Putting It To
In checking with a
number of people around my area, up to 30 miles away, signal reports
have been fair, not braggable. Most reports are about the same as I
would expect for a quarter wave, all were far better than for my
handy talkie. The performance is adequate, so the overall project is
what I'd call a success.
Reports from a couple of
other Amateurs who have put Vertical Bazookas on mast pipes are
better than those from my balcony. This I think is to be expected
since the operating environment on my balcony, surrounded by sheet
metal, is far from ideal.
Making an emergency
version of this antenna is simple. Just don't put it in the tube.
You can then coil it up and put it in your emergency communications
kit. Add a little coax and some nylon cord on the top end and you
can string it over a tree branch or hang it from a clothesline while
you need it.
UPDATE! 5-2011 courtesy of
I built this, and mounted it to
one of those fiberglass poles they sell for bike flags. Used half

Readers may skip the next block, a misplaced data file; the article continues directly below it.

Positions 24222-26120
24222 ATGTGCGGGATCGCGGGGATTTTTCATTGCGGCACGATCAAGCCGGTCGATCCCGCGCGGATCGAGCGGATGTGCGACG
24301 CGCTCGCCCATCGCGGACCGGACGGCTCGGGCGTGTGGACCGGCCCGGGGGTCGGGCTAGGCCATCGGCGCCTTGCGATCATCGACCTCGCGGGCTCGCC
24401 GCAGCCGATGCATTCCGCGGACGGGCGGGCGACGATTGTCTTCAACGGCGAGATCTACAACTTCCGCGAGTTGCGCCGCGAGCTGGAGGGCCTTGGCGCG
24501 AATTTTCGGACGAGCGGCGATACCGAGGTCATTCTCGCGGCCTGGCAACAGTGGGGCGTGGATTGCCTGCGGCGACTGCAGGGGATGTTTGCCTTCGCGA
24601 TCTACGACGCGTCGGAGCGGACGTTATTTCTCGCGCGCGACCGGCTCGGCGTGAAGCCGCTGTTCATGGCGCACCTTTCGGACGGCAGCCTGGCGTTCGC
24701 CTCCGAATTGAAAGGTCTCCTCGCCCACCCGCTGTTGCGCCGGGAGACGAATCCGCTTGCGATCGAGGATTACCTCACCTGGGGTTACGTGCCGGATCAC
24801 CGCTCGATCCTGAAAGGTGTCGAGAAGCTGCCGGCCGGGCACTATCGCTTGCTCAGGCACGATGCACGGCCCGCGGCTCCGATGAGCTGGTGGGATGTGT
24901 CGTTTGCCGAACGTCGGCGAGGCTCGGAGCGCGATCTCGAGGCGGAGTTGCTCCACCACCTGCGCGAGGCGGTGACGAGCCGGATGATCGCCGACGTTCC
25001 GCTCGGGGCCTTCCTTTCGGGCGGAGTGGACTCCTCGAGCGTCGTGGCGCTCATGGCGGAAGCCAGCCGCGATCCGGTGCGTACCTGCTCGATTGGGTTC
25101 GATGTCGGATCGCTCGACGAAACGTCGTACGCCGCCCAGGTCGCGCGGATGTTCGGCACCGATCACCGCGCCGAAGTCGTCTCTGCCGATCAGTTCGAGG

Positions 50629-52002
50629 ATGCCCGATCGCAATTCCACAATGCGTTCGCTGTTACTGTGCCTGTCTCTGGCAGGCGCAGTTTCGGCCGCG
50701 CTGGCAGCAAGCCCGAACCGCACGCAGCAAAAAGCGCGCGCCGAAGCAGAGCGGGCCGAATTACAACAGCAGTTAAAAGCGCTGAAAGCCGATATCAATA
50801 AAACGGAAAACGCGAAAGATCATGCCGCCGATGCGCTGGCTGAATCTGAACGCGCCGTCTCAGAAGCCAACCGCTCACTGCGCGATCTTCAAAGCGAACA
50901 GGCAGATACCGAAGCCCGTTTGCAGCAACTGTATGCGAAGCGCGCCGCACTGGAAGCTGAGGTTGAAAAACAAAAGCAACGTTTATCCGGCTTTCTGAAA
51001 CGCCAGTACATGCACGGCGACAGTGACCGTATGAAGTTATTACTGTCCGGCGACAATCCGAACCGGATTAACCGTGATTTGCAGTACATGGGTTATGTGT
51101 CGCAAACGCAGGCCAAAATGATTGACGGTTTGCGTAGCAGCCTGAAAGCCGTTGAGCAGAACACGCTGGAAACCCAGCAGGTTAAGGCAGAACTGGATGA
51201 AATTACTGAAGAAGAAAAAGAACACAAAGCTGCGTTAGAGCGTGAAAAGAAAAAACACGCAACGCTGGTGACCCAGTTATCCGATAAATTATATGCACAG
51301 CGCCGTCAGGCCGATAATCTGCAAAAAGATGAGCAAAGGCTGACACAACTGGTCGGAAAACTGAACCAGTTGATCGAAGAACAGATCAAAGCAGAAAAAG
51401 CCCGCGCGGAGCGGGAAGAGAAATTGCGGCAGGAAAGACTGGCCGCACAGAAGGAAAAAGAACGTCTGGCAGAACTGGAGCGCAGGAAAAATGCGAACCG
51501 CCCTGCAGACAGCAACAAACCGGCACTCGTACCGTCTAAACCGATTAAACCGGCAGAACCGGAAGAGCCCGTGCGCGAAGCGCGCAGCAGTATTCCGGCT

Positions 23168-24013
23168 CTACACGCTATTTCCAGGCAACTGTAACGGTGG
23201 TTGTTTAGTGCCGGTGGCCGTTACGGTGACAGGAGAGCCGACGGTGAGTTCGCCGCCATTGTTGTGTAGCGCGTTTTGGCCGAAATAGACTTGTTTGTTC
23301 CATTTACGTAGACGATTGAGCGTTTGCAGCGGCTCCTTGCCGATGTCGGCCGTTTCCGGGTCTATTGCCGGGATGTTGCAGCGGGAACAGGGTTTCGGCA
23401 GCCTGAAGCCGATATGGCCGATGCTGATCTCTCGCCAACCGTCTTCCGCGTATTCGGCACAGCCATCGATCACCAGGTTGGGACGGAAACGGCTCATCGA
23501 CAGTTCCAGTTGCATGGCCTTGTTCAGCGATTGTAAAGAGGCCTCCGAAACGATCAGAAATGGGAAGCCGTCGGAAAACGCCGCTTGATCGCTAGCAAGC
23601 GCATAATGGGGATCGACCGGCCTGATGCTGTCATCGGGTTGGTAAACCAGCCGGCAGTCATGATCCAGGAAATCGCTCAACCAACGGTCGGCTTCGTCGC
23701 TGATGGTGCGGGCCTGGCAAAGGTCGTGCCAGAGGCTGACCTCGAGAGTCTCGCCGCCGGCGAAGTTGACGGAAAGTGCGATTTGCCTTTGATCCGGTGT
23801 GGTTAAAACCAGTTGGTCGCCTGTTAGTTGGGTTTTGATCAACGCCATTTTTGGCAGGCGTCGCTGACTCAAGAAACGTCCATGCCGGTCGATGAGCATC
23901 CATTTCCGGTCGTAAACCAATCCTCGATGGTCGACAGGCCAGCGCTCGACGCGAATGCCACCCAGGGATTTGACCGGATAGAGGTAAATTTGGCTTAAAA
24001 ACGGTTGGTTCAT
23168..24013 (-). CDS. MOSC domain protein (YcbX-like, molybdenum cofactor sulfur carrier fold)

inch shrink to hold it on. Does tend to flex in the wind, but
seems happy at 70+ mph. I built a mount out of aluminum angle
and a couple of the big Harbor Freight magnets. Looks a little
hillbilly when you get close. The best match I could get was
1.3:1, but it's very broadbanded and stayed under 2:1 for +-5Mhz.
The whole point of the exercise was to find something better
than a mag mount that didn't depend on the car body for a ground
I tried building it with
lmr 400 (corrected for VF .85) Couldn't get it to
Tried again with rg 8x. Finally got close enough to
happening. Using a MFJ259 to sweep, I was
able to identify that this type
of antenna has horrible feedline
coupling to anything metallic in a five
mile radius (perhaps
slightly overstated), making it unsuitable without
cars with metal bodies. It was only after I put 2 passes
the coax through a good sized snap on toroid (just below the
braid), that it
would repeatably tune. My experience in
tuning it was to trim the radiator
portion to get the dip in
the middle of the band, then tweak the shield
length for minimum
Really need to remind people that a
choke is not optional. Even
hanging this from a tree, you need to decouple that
feedline if you expect a
Good luck with
your Vertical Bazooka dipole.